How Do You Remember Dreams? Here Are 6 Easy Tips To Help Harness Your Brainwaves

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Every night, our unconscious mind takes us on awesome adventures without ever leaving our bed. If you’ve ever wanted to learn what happens after you count those sheep, there are some easy tricks out there to aid with how to remember your dreams. (Please let it be the Colin Firth wet shirt scene tonight!) You might be surprised that there is a bit more to it than keeping a dream journal by your bed.

Why Mr. Sandman comes to town and does his dirty work is still hotly debated today. I always assumed that dreaming is a way to process events and stressors that we've experienced during the waking hours. Some oneirologists suggest that dreaming is a way for the brain to sort through all the day's information and decide what to make lasting memories of and what to disregard. Other theories posit that dreaming helps us experience our emotions more fully and make connections, and some think dreams serve no purpose at all! I for one believe that dreams can hold great significance. If I’m going to spend an entire one-third of my life asleep, I want to get some bang for my buck! Otherwise, why not just cut our time in bed down to a quick 15-minute disco-nap and spend the rest of the time drinking margaritas? By following these easy steps you too can build your dream recall and have your very own Alice in Wonderland experience:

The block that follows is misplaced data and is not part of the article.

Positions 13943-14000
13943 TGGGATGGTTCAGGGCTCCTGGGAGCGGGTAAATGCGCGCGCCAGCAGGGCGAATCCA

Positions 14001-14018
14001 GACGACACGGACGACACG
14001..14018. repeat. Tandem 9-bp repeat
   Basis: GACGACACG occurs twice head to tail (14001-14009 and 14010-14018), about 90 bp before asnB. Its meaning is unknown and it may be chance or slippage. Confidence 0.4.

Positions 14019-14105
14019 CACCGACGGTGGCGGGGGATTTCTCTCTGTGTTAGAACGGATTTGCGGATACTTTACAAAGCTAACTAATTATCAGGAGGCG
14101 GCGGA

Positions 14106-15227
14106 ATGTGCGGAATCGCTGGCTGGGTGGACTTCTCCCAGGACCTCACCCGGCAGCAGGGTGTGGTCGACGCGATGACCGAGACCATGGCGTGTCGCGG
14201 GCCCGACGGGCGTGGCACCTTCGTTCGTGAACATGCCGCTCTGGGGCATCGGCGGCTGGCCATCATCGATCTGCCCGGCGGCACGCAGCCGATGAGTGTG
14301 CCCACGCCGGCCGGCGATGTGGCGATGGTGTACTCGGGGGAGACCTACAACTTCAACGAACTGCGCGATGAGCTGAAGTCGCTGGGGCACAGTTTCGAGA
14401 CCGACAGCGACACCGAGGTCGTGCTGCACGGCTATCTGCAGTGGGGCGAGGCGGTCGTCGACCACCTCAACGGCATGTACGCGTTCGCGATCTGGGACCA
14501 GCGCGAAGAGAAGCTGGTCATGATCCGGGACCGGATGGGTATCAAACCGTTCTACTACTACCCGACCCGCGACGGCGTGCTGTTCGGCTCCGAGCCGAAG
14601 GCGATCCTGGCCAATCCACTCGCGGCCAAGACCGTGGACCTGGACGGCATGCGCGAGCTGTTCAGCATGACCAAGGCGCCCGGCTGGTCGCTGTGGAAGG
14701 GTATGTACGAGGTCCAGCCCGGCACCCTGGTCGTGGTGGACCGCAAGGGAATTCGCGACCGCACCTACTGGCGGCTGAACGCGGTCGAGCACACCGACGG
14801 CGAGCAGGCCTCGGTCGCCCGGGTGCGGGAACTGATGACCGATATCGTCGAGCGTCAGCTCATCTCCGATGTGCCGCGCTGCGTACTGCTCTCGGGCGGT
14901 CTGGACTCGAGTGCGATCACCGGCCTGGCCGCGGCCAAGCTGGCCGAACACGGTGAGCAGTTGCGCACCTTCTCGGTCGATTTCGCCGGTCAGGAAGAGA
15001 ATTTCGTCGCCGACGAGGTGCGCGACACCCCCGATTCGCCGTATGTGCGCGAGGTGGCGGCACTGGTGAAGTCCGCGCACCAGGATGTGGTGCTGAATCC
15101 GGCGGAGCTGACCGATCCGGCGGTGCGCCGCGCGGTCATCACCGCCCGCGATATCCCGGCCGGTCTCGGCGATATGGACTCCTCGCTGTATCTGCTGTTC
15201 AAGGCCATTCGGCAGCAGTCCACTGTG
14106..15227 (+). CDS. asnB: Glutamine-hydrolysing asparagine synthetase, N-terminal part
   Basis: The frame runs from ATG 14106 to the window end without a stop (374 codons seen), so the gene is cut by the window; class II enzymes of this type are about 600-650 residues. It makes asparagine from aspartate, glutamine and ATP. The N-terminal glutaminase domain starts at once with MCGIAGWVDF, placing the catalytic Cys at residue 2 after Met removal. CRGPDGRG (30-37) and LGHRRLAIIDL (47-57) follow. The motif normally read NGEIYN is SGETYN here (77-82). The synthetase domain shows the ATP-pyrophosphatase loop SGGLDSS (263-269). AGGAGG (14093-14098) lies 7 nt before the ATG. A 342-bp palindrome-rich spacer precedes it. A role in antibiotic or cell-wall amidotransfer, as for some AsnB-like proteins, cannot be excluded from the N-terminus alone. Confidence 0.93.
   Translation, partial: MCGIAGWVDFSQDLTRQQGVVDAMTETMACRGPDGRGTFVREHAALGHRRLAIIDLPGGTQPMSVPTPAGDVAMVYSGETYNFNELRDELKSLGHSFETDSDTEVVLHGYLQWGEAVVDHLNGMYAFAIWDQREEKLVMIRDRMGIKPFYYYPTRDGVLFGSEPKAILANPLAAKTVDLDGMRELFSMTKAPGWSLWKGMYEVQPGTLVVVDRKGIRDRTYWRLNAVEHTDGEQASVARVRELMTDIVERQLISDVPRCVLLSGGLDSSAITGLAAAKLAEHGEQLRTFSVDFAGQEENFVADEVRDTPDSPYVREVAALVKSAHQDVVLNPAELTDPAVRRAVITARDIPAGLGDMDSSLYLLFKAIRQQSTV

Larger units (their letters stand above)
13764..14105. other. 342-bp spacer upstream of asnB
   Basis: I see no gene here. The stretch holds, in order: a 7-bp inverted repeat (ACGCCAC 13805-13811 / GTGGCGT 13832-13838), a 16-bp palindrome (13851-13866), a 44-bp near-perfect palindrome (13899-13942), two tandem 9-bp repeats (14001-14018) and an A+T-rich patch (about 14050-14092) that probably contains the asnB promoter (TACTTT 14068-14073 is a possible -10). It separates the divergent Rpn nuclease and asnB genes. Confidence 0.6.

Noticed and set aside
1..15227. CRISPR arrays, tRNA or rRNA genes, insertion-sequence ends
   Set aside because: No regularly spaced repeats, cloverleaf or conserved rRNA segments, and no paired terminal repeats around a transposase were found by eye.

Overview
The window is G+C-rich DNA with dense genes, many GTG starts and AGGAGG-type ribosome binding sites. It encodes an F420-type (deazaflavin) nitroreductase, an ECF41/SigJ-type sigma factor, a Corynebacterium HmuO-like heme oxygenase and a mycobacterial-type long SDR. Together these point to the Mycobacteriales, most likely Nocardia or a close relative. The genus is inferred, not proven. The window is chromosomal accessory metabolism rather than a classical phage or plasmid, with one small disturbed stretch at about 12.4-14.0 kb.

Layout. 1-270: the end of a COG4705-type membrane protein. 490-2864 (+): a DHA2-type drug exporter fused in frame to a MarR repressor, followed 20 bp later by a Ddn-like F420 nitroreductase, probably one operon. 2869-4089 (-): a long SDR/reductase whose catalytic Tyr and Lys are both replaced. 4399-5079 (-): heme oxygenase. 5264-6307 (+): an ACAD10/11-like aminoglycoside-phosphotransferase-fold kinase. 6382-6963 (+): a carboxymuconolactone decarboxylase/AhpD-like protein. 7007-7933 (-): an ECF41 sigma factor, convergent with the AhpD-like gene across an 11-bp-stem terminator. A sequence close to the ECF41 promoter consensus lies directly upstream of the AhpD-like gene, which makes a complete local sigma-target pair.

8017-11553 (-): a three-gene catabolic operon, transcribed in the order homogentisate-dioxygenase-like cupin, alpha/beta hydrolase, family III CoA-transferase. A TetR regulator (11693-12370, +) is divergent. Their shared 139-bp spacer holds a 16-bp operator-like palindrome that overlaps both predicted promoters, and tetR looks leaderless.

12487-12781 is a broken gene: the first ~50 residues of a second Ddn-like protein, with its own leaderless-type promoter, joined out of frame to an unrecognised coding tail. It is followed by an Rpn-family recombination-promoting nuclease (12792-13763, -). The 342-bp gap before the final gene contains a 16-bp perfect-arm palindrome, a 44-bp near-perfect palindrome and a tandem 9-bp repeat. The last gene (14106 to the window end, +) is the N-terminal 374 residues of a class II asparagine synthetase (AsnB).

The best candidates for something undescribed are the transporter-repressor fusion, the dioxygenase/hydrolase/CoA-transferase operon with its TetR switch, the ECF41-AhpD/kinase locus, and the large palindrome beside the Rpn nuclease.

Get Plenty Of Sleep

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This may seem relatively self-explanatory, but it's a crucial step in remembering dreams. Twenty-five percent of the time we are asleep, we are in the REM state. And during the REM cycle your body basically takes the key out of the ignition. Our muscles turn off, we become completely relaxed, but most notably, during this state our brain is active and our dreams are the most abundant and well-remembered. (Sadly, the "REM state" does not include spooning Michael Stipe while listening to Losing My Religion.) The cycle lasts about an hour, and only happens after about six hours of sleep. If you only sleep six hours you are depriving yourself of the extra-long dream cycle, which could be chock full of fun stuff. Depriving yourself of restful dream-filled sleep is like choosing to work on the bonus day of your long weekend. So break out that eye-mask and get to bed early!

Create A Restful Environment Conducive To Sleep

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There are a lot of factors that affect our quality of sleep. Having a quick nightcap, taking pills before bed — even a late meal can affect our slumber and ability to recall dreams. The goal is to free yourself of worry and stress. Do whatever it takes to calm your mind so that you can peacefully drift to sleep. Recalling dreams takes focus, and you don't need troubling thoughts distracting you. Make sure you silence the phone for the night and flip off the TV. Instead, try some more classic methods of winding down like meditation, counting sheep, a little white noise machine — your choice!

Make The Decision To Remember Your Dreams